As the West Burns, Firefighters Face a New Threat: Drones
Where there’s smoke, there’s fire. And where there’s fire, there are often drones that disrupt firefighting efforts. It’s a serious problem that the federal government is trying to extinguish, especially during the current high-risk fire season.
As a fire burned out of control in Southern California, the United States Department of the Interior on Monday announced a prototype program to warn private drone operators in real time that skies over wildfires are off-limits while firefighting aircraft are in the area.
The department developed the system with China-based DJI, which sells 70 percent of all drones in the U.S., and AirMap and Skyward, two companies that offer navigational apps for private drone operators.
The Federal Aviation Administration requires private drone operators to keep clear of all piloted aircraft, but it can take 24 hours before the agency requests temporary flight restrictions over most large wildfires. Ninety-eight percent of those fires are controlled during that time, meaning FAA restrictions are not imposed.
Interior Department fire data, however, can be posted in near real time and are now transmitted to many drone operators immediately.
“We believe that one reason responsible drone operators have been stumbling onto fires and getting in the way is because 98 percent of all fires never get plotted,” said Mark Bathrick, director of the Interior Department’s Office of Aviation Services.
Many drones, including all those made by DJI, are equipped with “geofencing” GPS technology that prevents them from flying over restricted areas, such as airports, nuclear power plants, and the District of Columbia. That same technology will now keep them away from wildfires.
“I’m not aware of any other company that has a live geofencing system,” said Brendan Schulman, DJI’s vice president of policy and legal affairs. “I’m not sure how many others have geofencing, but we cover the majority of the drone market.”
Drones can help firefighters by mapping out burn areas, detecting hot spots, and monitoring water and flame-retardant drops, among other activities. But when unauthorized drones enter an airspace used by firefighting aircraft, they create a safety hazard that can bring down planes and helicopters.
“They run the risk of midair collisions, of smashing through windshields or into engines, which can be catastrophic,” Bathrick said. Firefighting aircraft must be grounded until drones are removed, delaying the response time in putting out a wildfire.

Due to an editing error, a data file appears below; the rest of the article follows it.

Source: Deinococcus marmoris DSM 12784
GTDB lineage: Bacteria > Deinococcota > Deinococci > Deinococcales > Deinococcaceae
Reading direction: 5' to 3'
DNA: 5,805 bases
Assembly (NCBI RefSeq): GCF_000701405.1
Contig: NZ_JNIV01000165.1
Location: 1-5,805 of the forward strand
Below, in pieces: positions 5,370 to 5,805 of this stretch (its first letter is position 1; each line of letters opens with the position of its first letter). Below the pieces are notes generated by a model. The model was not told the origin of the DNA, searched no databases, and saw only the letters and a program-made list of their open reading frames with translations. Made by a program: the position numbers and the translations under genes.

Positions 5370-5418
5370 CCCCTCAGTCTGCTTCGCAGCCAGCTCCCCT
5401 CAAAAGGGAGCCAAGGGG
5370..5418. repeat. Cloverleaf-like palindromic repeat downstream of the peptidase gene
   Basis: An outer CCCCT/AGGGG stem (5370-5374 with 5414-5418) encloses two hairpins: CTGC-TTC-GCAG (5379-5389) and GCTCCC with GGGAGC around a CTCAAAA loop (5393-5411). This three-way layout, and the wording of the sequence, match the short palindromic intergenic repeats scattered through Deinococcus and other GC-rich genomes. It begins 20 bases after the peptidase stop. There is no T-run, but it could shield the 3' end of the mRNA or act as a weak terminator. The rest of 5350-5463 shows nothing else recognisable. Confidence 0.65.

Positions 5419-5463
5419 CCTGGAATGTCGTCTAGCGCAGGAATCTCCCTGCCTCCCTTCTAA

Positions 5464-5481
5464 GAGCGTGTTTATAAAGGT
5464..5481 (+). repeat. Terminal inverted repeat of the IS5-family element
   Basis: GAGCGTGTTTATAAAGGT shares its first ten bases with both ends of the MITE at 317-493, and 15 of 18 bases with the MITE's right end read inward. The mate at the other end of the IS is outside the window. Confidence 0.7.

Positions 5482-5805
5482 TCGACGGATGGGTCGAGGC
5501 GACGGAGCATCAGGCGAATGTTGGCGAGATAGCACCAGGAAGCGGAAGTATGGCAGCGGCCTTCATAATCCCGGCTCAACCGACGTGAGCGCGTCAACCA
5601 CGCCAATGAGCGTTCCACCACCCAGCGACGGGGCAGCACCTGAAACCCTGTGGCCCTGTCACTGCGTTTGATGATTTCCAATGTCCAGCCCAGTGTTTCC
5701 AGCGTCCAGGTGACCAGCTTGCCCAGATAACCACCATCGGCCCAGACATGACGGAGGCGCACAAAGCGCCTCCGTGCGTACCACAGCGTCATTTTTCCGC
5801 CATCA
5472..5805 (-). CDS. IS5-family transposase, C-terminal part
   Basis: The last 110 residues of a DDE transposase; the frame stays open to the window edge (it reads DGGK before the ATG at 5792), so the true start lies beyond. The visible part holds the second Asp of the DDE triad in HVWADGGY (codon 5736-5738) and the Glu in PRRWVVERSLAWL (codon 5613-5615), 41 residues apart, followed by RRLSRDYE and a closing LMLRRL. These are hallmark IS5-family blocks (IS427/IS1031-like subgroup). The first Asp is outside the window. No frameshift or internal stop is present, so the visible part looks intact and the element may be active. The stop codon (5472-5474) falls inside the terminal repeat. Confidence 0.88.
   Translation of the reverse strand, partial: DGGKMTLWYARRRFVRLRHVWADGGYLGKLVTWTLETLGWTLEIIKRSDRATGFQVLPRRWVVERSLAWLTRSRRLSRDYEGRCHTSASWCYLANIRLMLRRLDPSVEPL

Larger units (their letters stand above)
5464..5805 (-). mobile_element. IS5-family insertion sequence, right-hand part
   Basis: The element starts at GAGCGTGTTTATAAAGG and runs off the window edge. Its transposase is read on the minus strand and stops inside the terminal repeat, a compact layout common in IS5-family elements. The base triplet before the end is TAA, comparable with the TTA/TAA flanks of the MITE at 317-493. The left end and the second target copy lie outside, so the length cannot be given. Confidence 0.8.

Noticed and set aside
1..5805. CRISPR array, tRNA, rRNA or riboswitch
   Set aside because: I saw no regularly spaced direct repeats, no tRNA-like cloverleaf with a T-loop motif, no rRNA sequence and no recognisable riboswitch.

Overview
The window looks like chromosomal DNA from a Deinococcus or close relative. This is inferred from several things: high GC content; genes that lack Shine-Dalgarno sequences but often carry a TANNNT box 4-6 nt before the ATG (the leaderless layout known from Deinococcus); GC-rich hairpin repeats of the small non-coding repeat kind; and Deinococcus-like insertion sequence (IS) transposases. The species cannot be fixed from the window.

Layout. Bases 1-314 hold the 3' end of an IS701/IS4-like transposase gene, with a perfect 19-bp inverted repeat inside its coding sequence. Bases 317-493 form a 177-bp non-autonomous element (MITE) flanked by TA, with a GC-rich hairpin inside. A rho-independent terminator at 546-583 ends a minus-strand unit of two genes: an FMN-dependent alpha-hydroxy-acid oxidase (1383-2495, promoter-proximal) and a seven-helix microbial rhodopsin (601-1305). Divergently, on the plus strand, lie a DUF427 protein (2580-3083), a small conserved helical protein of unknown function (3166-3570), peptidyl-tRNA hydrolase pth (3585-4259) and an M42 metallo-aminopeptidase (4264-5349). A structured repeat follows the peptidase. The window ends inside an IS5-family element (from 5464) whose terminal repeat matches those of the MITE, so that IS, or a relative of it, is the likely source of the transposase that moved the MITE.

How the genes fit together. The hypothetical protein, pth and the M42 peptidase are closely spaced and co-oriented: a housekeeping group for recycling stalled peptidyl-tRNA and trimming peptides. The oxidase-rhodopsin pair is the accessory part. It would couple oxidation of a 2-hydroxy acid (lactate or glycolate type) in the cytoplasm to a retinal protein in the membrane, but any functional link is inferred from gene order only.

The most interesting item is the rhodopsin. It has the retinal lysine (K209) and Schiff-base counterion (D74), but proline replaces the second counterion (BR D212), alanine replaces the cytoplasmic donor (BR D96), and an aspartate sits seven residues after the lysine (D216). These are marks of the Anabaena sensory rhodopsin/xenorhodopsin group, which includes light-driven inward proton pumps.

“As a pilot, I am flying low to the ground in a smoke-filled airspace with a number of aircraft around,” he said. “The last thing I’m looking for is a tiny drone, which is difficult to see on the best day.”
Some operators accidentally enter restricted airspace, while others do so intentionally to capture dramatic video footage. Either way, unauthorized drones are intruding with increasing frequency.
Drone intrusions over wildfires more than doubled from 2014 to 2015, when 21 drones were spotted and aircraft were grounded six times. In two incidents, aircraft took evasive action to avoid collisions.
“In one California fire, they had to halt operations while the fire burned over a highway,” Bathrick said. “No one was injured or killed, but some evacuated vehicles caught fire. It’s only a matter of time before there’s an injury or death due to a drone in the air.”
“For the pilot program, we approached a couple of companies last year to see whether this would be possible,” he added. “We’re working to make sure our data is compatible with their systems. We’re getting feedback from them and hope to incorporate those lessons into a 2017 rollout to make it nationwide for everyone.”
DJI drone operators, including firefighters, can override flight restrictions by verifying their account with the company, Schulman said.
“Private operators can also get authorization,” he said. “There are dozens of examples of bystanders with drones helping with fires, and we want to enable those kinds of beneficial operations.”
“The system is not designed to thwart people who are going to find a way to fly anyway,” Schulman said. “The purpose is to educate users, so people really think about what they’re doing before they fly. Almost everyone wants to follow the rules. But sometimes people may not even know there’s a fire in the area.”